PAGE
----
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#80-6 roller chain, drive sprocket running max. speed

#80-6 roller chain, drive sprocket running max. speed

#80-6 roller chain, drive sprocket running max. speed

(OP)
Hello,

We just received a gearbox with a chain drive ratio of 4.73:1. On top of this GEARBOX, there is a 4-speed transmission and a hydraulic motor to drive it.

One of the most common combinations RPM/torque in this GEARBOX is 781 RPM / 681 FT-LB TORQUE (gearbox output)

The question is the following: when the driven sprocket is running at 781 RPM, the drive sprocket runs at 3694 RPM which seems a bit excessive considering the size of the chain and the power: torque X Speed/5252 equal to 100 HP.

This GB is mounted on a drilling truck and does not operate at this setting 100% of the time, however, there are entire days where the customer will run it at this exact settings.

The customer has not had any issues with the chain or sprockets EVER, HOW DO YOU THINK THEY GET AWAY RUNNING THE DRIVE SPROCKET AT SUCH HIGH SPEED AND RELATIVELY HIGH POWER WITHOUT BREAKING ANYTHING?

you can see a similar arrangement of the gearbox here: (notice that this runs only with 80-3 roller chain but the idea is the same)
https://res.cloudinary.com/engineering-com/image/upload/v1534371725/tips/GEARBOX_hlsfmm.bmp

Thanks,

JJAV1983




RE: #80-6 roller chain, drive sprocket running max. speed

Motorcycles use what amounts to a #50 chain, and the countershaft sprocket is capable of spinning faster than that (obviously dependent on road speed, but ~ 3500 rpm countershaft sprocket speed corresponds with normal highway speed in a typical case). Granted, they're not operating at 100% output power all the time, either - but I've gotten well over 40,000 km out of a chain.

The ratings on normal #80 chain go out past that RPM but only at a very low power rating.

The ratings on normal #50 chain with a 15 tooth small sprocket (typical motorcycle situation) only go up to about 15 horsepower at ANY rpm (about 1200). At 3000 rpm (highway speed for the countershaft sprocket) it's only rated at 4 horsepower.

I don't own a motorcycle that has that little power. (One of them has north of 200 ... although I will grant that driver's license preservation means that it's not operating at that power level much of the time!)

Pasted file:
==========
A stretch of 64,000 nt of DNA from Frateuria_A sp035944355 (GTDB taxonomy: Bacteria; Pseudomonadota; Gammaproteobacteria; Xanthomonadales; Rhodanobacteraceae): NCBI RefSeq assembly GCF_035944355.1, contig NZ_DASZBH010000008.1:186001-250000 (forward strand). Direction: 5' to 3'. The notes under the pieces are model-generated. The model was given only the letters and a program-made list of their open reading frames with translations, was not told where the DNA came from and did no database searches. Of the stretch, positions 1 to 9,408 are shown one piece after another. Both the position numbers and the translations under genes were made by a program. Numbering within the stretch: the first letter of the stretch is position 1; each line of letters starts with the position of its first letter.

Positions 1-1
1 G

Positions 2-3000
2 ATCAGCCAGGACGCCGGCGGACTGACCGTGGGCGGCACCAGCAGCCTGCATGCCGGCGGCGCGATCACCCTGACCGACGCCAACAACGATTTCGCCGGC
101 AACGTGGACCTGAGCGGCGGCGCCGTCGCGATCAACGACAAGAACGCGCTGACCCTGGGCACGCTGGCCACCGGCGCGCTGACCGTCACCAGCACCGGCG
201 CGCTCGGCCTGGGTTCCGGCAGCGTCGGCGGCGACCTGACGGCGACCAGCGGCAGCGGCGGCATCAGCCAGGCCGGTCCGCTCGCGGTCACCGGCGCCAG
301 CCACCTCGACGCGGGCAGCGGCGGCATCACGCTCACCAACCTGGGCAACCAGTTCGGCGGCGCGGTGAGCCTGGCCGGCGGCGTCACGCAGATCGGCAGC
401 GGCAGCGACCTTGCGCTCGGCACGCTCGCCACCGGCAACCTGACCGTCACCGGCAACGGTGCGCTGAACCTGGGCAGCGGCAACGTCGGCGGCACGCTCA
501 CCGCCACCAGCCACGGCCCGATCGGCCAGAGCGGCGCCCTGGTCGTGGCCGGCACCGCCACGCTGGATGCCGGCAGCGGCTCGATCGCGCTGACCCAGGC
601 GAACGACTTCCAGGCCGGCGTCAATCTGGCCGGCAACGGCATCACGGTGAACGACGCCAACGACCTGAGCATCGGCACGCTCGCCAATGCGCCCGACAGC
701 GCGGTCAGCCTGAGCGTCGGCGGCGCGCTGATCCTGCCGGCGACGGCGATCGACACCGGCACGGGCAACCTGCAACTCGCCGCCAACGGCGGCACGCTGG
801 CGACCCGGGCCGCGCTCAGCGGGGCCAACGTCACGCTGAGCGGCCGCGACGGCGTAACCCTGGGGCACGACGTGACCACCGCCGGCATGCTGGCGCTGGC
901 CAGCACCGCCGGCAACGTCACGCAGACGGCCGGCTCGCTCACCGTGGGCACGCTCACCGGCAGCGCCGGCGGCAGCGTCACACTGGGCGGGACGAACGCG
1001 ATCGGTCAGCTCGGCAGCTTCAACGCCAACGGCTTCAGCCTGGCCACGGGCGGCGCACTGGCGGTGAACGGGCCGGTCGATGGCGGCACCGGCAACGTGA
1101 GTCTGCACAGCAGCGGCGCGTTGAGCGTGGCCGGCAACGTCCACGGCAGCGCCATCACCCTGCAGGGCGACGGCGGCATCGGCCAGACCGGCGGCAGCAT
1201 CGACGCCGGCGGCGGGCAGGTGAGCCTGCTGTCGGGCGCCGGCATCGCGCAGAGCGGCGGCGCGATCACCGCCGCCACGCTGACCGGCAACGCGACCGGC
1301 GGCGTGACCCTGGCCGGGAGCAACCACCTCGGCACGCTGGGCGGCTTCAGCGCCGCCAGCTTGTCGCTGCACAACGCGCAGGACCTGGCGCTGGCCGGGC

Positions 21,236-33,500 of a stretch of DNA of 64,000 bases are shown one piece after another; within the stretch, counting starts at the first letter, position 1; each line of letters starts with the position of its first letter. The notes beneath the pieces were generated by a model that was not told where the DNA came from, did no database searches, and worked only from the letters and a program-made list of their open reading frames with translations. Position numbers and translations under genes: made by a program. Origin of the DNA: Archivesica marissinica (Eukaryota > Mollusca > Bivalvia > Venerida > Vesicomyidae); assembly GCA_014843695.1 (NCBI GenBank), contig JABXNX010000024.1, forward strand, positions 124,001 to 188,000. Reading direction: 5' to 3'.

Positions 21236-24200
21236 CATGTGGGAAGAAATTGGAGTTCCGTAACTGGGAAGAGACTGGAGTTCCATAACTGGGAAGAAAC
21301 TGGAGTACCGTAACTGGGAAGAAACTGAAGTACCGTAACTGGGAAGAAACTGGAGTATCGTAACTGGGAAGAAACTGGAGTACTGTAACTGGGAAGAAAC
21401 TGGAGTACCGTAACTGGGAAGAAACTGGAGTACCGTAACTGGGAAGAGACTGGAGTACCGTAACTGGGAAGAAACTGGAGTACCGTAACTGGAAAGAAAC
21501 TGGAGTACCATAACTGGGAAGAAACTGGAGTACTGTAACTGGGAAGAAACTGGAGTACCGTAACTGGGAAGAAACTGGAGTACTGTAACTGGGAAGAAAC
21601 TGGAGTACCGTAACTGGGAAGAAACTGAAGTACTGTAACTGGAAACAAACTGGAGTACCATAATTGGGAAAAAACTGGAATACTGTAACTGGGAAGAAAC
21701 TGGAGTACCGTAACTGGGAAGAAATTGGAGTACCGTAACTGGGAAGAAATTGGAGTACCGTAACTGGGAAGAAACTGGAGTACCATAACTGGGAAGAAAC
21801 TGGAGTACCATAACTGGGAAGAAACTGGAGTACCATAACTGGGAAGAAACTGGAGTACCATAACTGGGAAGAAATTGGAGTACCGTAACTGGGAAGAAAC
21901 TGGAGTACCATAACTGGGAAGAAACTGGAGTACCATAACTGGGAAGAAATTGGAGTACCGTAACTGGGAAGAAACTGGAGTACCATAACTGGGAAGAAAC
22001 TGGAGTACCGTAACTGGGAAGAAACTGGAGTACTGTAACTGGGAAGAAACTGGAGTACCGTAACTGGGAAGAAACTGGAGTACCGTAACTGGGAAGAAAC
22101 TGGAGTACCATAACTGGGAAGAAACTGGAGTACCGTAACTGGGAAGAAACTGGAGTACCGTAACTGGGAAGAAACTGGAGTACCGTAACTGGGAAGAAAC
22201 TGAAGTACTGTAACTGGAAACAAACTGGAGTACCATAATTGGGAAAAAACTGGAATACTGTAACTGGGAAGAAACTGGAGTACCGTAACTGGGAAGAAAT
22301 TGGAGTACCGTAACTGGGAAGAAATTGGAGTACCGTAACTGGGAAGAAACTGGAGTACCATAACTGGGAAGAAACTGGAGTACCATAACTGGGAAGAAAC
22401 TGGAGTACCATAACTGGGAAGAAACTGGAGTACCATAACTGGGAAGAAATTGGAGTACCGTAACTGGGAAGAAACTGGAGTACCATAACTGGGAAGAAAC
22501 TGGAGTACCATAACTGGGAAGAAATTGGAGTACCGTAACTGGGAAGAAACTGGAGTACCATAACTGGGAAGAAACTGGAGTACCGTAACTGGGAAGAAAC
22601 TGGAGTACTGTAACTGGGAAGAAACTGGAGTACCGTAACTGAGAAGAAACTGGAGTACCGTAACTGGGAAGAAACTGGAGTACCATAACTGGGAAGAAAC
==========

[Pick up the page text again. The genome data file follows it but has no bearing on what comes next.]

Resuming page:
Translation: Either those ratings tables are extremely conservative, or they are assuming use of chains of absolute garbage quality. (I know that substituting industrial chain for motorcycle chain is a big no-no ... they won't last.)

RE: #80-6 roller chain, drive sprocket running max. speed

If the roller chain and sprockets are enclosed, and provided with continuous lubrication, they can survive well beyond the industrial power chain ratings, which so far as I can tell are for near-infinite life with occasional lubrication and no other maintenance.

I suspect that each motorcycle manufacturer has internal tables for chain selection, which they might be hesitant to release for competitive reasons.


Mike Halloran
Pembroke Pines, FL, USA

RE: #80-6 roller chain, drive sprocket running max. speed

The load torque at that speed may be way less than the gearbox capacity. Therefore, the actual hp will be less than your calculated 100hp.

Ted

RE: #80-6 roller chain, drive sprocket running max. speed

I think the simple answer is that 80-6 chain is pretty strong stuff and it is operating within it's capabilities.

What are the sprocket diameters?

RE: #80-6 roller chain, drive sprocket running max. speed

Go to Tsubaki's website and download their ANSI chain catalog...they provide a straight-forward guide to sizing chain.

In your description, you say,

"We just received a gearbox with a chain drive ratio of 4.73:1. On top of this GEARBOX, there is a 4-speed transmission and a hydraulic motor to drive it. One of the most common combinations RPM/torque in this GEARBOX is 781 RPM / 681 FT-LB TORQUE (gearbox output). The question is the following: when the driven sprocket is running at 781 RPM, the drive sprocket runs at 3694 RPM..."

If the hydraulic motor/gearbox is the driver, then the 781 rpm sprocket is the "DriveR" sprocket, not the driven. Are you sure that the chain drive is a speed INCREASING arrangement?

RE: #80-6 roller chain, drive sprocket running max. speed

Sounds like a chain running under it's maximum load limit... which isn't confusing at all.

For reference, the rated tension load limit of Tsubaki #80-6 is 105,000 lb. This is a very strong piece of chain.

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